Posts Tagged 'Social Media'

MOOCing About

mooc 2This year I’ve decided to undertake my first MOOC. If you don’t know what one of these is then I’ll let Wikipedia explain it to you as it’ll do a better job than I, but fundamentally it stands for Massive Open Online Course. It’s online study, mostly free of charge (sometimes there’s a paid option if you want actual credits or a particularly flashy certificate), and as far as I can see, on most any subject you can think of.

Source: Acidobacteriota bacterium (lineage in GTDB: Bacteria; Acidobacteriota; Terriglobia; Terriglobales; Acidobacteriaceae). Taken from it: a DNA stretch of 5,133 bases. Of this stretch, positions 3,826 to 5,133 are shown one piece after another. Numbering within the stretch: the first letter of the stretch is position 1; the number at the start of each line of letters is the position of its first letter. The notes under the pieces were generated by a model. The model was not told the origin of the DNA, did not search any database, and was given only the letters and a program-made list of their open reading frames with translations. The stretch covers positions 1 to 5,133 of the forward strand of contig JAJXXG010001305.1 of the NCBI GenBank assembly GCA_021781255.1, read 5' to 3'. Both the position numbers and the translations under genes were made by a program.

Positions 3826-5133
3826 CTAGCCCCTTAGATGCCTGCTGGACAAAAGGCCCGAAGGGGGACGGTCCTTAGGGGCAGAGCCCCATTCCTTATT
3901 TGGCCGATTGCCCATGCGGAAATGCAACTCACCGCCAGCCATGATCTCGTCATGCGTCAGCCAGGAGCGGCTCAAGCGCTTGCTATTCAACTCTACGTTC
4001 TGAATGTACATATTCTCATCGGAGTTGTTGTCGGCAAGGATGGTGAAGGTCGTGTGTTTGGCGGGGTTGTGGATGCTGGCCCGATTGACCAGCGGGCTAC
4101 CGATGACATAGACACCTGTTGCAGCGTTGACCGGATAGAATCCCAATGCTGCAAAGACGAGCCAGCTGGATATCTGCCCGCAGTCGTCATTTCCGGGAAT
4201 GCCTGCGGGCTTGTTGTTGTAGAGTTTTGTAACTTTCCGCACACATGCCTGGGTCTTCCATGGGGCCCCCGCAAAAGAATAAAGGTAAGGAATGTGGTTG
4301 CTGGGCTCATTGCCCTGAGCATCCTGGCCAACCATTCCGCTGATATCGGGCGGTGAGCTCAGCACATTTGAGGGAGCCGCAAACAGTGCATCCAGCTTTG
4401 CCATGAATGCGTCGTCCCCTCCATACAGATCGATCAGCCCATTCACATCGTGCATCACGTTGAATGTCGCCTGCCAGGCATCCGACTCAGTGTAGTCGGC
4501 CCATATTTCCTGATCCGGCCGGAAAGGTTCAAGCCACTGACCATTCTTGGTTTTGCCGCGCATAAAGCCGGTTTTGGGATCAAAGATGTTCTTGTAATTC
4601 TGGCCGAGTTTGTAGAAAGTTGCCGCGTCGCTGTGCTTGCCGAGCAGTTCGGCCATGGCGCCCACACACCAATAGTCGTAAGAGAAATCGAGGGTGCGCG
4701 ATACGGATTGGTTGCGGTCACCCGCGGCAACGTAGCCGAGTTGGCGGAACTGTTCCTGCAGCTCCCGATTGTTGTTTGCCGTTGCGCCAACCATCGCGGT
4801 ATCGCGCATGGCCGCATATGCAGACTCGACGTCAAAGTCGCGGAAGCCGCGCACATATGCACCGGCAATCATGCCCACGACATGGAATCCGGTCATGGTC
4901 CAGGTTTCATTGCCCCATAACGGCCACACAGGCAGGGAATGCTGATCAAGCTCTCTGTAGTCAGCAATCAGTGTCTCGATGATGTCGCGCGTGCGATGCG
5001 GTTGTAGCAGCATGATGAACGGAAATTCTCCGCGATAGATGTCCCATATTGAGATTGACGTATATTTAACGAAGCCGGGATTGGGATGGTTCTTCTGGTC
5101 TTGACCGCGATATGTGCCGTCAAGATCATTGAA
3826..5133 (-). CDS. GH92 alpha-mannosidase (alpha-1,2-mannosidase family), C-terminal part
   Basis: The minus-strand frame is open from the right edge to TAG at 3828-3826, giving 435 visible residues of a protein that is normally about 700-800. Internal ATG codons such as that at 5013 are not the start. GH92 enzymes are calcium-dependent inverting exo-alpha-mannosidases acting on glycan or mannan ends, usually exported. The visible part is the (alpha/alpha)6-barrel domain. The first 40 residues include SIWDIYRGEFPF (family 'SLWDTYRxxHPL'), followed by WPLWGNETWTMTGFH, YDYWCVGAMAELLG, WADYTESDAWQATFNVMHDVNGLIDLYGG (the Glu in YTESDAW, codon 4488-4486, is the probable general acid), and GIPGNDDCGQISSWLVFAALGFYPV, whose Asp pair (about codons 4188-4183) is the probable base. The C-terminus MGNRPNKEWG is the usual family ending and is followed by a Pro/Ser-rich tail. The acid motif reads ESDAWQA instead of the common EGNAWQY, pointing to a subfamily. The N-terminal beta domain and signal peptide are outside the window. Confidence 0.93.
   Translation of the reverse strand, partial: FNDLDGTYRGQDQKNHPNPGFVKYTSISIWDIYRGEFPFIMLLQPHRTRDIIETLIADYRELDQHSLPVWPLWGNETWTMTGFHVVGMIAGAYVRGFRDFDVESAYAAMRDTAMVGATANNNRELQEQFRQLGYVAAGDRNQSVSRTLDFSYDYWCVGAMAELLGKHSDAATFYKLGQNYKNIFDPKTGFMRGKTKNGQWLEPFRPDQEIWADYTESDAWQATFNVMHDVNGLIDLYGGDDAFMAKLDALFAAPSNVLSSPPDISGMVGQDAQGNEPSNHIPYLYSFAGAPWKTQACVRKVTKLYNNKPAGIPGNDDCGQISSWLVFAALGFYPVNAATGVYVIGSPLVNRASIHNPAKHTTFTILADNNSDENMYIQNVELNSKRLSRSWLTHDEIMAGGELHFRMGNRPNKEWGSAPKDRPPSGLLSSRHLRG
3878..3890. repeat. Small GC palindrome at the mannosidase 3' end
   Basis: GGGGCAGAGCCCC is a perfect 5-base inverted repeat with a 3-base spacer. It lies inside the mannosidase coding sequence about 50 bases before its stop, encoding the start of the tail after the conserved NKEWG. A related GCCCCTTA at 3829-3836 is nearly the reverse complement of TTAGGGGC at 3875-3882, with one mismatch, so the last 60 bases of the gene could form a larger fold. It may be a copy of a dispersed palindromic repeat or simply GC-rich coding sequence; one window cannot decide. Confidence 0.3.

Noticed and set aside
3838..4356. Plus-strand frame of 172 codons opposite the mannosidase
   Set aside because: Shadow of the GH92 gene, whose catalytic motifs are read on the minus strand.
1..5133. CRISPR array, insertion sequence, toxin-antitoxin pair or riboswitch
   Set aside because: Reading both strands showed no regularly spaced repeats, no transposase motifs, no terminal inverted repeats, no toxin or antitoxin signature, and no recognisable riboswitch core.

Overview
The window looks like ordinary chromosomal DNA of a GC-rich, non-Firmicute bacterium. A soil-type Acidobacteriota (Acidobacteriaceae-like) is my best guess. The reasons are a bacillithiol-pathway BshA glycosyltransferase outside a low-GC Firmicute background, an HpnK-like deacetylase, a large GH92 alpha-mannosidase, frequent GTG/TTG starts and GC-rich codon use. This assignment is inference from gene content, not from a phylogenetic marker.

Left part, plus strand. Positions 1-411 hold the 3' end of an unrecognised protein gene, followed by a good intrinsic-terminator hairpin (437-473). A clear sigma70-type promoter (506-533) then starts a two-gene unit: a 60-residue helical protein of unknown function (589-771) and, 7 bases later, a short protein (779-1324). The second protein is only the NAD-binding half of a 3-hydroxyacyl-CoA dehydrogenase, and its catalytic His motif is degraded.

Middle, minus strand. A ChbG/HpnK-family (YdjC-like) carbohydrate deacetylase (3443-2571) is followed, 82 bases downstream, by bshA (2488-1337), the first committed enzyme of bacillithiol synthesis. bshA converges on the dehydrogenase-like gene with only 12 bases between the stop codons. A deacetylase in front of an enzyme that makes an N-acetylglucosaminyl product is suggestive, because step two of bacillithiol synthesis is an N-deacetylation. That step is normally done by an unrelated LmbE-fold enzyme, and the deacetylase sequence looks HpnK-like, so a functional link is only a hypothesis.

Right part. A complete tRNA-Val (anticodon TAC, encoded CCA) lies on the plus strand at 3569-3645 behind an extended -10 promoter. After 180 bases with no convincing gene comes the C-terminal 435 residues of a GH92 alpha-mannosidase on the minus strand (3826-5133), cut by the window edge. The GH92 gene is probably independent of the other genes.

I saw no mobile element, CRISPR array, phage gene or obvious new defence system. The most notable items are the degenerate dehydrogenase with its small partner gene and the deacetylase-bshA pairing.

So why am I interested in undertaking a MOOC? I finished my undergraduate programme this time last year and was due to start my masters last October, however things changed and that plan has unfortunately had to be temporarily shelved. I enjoy learning though and, having worked with at least one foot in higher education for the last four years, I’m really intrigued by the MOOC offering, particularly at a higher education level. Is it possible that a free online course can really be as good as that provided by a university? Well, yes, it can in terms of content because many well known universities all over the world have their own MOOCs. But when you go to university you’re not just in it for the content, your also in it for the life experience, the learning experience, the support, the great qualification, the networking… University is about more than just the content of your lectures.